This is not to say that political goal of utopia were equally impossible, per se. Rather, as Arif Dirlik notes in his analysis of the Chinese Anarchist movement of the early 20th century, it largely came down to a lack of planning. Dirlik points to the goal of ‘rural utopianism’ set out by Liu Shipei, noting that revolution was “ultimately a continuing process with no foreseeable end.”6 Curley echoes this view, noting Theodor Adorno’s and Ernst Bloch’s argument that a true utopia, whether religious or political, is thus “defined only in terms of absence”, such as hunger or constraint, and, perhaps most importantly, not here, not now [own emphasis7]. In other words, a utopia can only exist ‘somewhere else’- either in the future, or in a different realm of existence. A utopia is therefore something than cannot exist in the ‘here and now’. It must remain an ideal, always tantalisingly out of reach, neither fully defined nor denied, but out there, waiting to be realised.

  1. Joseph Kitagawa, ‘The Many Faces of Maitreya: A Historian of Religions’ Reflections’, in Sponberg, Alan, (ed.) Maitreya, the Future Buddha. Reissue edition. Cambridge, 2011, p. 7 []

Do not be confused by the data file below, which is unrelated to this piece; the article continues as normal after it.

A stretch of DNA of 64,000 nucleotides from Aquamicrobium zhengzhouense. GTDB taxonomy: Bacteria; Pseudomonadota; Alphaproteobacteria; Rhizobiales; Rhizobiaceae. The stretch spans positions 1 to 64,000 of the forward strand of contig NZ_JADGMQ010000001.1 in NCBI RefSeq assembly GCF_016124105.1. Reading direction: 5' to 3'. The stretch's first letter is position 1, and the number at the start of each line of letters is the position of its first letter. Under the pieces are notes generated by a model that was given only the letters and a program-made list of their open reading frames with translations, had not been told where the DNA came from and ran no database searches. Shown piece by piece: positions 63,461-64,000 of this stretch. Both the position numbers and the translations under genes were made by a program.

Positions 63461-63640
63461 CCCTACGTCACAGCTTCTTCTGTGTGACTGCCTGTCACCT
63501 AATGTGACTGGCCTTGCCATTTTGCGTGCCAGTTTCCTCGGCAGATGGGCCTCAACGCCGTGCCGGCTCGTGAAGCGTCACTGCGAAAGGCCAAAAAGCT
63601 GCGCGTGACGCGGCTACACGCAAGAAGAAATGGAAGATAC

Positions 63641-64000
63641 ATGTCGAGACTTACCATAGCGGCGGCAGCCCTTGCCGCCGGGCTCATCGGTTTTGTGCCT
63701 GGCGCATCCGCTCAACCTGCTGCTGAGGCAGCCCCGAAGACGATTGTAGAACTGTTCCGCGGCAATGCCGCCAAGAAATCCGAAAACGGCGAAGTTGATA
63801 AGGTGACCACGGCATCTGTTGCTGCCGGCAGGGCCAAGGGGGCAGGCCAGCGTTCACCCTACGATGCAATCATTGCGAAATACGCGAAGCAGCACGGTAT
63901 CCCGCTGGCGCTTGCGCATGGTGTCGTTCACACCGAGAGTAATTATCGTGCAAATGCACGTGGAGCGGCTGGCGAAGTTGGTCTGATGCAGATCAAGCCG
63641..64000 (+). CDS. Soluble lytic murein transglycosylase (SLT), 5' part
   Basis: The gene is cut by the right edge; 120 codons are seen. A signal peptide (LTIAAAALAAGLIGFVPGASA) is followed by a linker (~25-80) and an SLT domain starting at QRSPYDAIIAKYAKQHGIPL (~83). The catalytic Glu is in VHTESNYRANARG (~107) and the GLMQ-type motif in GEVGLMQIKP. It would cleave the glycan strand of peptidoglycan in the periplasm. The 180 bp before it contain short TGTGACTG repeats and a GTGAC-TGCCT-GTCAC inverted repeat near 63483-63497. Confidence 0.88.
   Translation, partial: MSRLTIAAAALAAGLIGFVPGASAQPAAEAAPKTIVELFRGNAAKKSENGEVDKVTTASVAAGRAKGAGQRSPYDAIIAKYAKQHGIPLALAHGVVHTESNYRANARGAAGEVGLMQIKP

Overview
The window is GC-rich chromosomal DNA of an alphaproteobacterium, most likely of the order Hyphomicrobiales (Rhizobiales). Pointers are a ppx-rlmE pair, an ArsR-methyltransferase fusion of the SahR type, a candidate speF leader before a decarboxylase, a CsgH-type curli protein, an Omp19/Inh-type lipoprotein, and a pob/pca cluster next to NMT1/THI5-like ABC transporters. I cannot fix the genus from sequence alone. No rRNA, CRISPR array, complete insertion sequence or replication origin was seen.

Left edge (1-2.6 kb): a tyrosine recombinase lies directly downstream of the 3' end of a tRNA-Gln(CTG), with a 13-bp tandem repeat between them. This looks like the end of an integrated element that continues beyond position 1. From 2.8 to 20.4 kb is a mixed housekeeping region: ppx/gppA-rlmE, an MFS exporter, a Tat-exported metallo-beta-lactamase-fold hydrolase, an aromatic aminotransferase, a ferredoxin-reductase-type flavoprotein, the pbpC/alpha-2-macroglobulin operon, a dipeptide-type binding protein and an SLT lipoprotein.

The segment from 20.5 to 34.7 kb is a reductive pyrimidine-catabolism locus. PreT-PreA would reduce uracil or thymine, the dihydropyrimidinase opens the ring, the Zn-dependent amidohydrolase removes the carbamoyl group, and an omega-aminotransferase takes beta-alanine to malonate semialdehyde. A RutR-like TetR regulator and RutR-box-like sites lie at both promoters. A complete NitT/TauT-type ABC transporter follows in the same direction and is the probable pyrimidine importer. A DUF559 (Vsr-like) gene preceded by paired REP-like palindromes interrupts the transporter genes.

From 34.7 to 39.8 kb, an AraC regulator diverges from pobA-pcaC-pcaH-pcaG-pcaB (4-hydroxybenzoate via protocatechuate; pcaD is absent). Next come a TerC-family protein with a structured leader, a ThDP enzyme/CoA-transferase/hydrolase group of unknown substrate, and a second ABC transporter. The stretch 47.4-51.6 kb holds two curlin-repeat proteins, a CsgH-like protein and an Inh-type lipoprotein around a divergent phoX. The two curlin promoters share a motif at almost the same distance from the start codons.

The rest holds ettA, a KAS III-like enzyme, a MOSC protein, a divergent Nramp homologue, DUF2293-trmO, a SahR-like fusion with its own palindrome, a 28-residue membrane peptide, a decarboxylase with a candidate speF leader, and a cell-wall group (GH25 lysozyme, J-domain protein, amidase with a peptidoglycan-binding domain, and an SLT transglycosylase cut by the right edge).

2. ibid, pp. 15-16 []
  3. Melissa Anne-Marie Curley, Pure Land, Real World: Modern Buddhism, Japanese Leftists, and the Utopian Imagination, Honolulu, 2017, p. 4. []
  4. ibid []
  5. Ibid, p. 12 []
  6. Arif Dirlik, Anarchism in the Chinese Revolution. California, 1991, p. 100. []
  7. Curley, Pure Land, p. 4 []

Translating the Untranslatable: He Zhen and the Concept of ‘Nannu’ for English Readers

He-Yi Zhen, better known as He Zhen, was revolutionary, there is no denying that. As an Anarcho-Feminist, she was undoubtedly a revolutionary too, and nearly a century later her work still remains incredibly pertinent for the modern day. However, the early analysis of her work is not without criticism. In this piece, I argue that Liu, Lydia He, Rebecca E. Karl, and Dorothy Ko’s seminal work The Birth of Classical Chinese Feminism: Essential Texts in Transnational Theories, does both He Zhen and western readers a disservice in their analysis of her created term ‘nannu’. Rather than a “mostly untranslatable conceptual totality”, I believe that the term ‘nannu’ does not need to be translated, and that efforts to do so can actually do more harm than good.1 Instead of attempting to find an accurate or comparative English translation, time would be better spent in analysis of He Zhen’s theories and their relevance for the modern day.